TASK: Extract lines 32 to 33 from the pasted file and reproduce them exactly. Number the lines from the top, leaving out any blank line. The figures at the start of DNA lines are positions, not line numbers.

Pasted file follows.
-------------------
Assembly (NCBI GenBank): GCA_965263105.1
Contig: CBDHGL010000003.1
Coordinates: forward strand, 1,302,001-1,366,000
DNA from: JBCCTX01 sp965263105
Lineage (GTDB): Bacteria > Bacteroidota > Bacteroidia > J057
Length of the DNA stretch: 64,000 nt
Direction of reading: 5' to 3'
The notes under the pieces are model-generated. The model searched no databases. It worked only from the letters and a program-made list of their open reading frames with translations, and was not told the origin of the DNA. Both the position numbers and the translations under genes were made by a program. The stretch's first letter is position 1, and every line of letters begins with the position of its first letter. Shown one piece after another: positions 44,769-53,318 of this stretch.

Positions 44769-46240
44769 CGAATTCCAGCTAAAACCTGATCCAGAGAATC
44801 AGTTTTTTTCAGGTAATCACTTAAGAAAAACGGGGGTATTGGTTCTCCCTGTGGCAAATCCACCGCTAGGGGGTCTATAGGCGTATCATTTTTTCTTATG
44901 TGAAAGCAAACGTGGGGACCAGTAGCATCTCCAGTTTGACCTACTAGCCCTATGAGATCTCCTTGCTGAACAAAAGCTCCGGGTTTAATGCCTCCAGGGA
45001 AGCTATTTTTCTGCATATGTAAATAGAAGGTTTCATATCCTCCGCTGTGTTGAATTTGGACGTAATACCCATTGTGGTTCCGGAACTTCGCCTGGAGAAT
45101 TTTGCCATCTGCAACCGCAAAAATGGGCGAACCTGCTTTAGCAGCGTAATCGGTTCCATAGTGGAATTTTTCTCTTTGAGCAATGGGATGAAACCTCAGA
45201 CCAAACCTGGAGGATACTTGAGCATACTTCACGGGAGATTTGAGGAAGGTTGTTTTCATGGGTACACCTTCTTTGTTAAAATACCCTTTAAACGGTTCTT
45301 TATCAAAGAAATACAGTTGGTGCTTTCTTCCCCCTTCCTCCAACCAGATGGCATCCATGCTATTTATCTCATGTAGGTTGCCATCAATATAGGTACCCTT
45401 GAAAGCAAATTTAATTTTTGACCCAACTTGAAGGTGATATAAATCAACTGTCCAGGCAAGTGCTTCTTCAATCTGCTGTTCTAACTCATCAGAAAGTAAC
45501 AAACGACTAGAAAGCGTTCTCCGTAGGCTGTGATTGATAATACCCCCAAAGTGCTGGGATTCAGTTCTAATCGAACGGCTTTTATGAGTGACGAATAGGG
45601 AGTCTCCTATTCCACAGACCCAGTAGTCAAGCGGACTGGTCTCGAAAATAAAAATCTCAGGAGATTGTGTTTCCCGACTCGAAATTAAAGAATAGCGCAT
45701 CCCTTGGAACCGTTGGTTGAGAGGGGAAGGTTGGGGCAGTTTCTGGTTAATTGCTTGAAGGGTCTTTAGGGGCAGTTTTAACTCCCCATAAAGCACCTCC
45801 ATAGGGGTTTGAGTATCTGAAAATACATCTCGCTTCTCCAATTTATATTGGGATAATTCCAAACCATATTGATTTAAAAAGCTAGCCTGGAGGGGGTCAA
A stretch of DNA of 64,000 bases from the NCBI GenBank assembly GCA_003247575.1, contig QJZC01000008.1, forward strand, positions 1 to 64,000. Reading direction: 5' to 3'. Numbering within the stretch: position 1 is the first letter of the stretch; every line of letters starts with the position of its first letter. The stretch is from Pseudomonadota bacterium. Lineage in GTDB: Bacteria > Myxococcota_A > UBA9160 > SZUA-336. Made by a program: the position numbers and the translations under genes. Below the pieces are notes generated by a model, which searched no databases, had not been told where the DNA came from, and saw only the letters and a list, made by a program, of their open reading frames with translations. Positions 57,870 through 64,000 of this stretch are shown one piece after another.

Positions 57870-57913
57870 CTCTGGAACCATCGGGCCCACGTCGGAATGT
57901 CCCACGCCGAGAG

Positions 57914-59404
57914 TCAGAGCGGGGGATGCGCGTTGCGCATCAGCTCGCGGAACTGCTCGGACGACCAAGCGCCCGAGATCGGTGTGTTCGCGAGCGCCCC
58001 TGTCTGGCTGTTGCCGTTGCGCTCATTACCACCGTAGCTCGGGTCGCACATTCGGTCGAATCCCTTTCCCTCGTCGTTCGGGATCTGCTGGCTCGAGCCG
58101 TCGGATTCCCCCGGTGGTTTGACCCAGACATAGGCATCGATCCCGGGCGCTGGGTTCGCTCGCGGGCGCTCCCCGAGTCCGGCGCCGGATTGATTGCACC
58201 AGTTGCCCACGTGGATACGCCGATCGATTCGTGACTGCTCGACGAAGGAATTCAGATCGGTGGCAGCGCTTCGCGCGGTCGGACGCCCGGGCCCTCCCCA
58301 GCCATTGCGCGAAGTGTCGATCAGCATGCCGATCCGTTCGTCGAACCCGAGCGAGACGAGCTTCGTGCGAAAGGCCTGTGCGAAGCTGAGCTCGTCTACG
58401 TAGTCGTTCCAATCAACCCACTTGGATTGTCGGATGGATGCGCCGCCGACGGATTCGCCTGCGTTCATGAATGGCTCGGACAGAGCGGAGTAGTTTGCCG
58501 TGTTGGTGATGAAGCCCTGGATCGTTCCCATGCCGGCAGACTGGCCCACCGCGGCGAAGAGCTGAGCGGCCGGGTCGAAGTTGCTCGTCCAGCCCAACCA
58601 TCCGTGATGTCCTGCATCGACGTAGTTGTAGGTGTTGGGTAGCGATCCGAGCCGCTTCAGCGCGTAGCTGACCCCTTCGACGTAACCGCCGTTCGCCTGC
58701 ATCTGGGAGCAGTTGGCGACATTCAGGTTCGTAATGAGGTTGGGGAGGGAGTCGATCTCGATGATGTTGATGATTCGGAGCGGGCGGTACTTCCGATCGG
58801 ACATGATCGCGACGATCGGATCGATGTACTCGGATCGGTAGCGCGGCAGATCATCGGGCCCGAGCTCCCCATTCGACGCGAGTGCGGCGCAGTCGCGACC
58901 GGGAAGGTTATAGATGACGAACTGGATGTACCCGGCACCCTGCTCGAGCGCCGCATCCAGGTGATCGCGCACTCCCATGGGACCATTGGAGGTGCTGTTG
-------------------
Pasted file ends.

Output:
58401 TAGTCGTTCCAATCAACCCACTTGGATTGTCGGATGGATGCGCCGCCGACGGATTCGCCTGCGTTCATGAATGGCTCGGACAGAGCGGAGTAGTTTGCCG
58501 TGTTGGTGATGAAGCCCTGGATCGTTCCCATGCCGGCAGACTGGCCCACCGCGGCGAAGAGCTGAGCGGCCGGGTCGAAGTTGCTCGTCCAGCCCAACCA